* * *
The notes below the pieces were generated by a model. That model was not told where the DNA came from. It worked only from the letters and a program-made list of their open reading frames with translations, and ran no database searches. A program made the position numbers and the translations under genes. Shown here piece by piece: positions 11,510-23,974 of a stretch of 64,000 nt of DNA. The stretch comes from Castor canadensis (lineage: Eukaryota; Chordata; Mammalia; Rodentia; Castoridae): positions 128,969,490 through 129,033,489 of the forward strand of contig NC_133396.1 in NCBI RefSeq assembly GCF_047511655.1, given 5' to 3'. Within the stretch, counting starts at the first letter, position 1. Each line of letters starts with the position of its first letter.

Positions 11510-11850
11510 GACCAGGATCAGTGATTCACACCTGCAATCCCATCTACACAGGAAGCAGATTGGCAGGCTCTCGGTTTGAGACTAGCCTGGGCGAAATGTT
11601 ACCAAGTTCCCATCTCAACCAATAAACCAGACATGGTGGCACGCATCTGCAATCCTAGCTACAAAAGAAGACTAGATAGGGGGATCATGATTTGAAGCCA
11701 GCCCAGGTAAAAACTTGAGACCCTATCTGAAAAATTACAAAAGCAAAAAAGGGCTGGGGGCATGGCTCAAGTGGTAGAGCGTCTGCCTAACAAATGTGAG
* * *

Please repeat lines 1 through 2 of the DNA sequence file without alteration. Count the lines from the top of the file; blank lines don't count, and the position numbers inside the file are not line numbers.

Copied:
The notes below the pieces were generated by a model. That model was not told where the DNA came from. It worked only from the letters and a program-made list of their open reading frames with translations, and ran no database searches. A program made the position numbers and the translations under genes. Shown here piece by piece: positions 11,510-23,974 of a stretch of 64,000 nt of DNA. The stretch comes from Castor canadensis (lineage: Eukaryota; Chordata; Mammalia; Rodentia; Castoridae): positions 128,969,490 through 129,033,489 of the forward strand of contig NC_133396.1 in NCBI RefSeq assembly GCF_047511655.1, given 5' to 3'. Within the stretch, counting starts at the first letter, position 1. Each line of letters starts with the position of its first letter.

Positions 11510-11850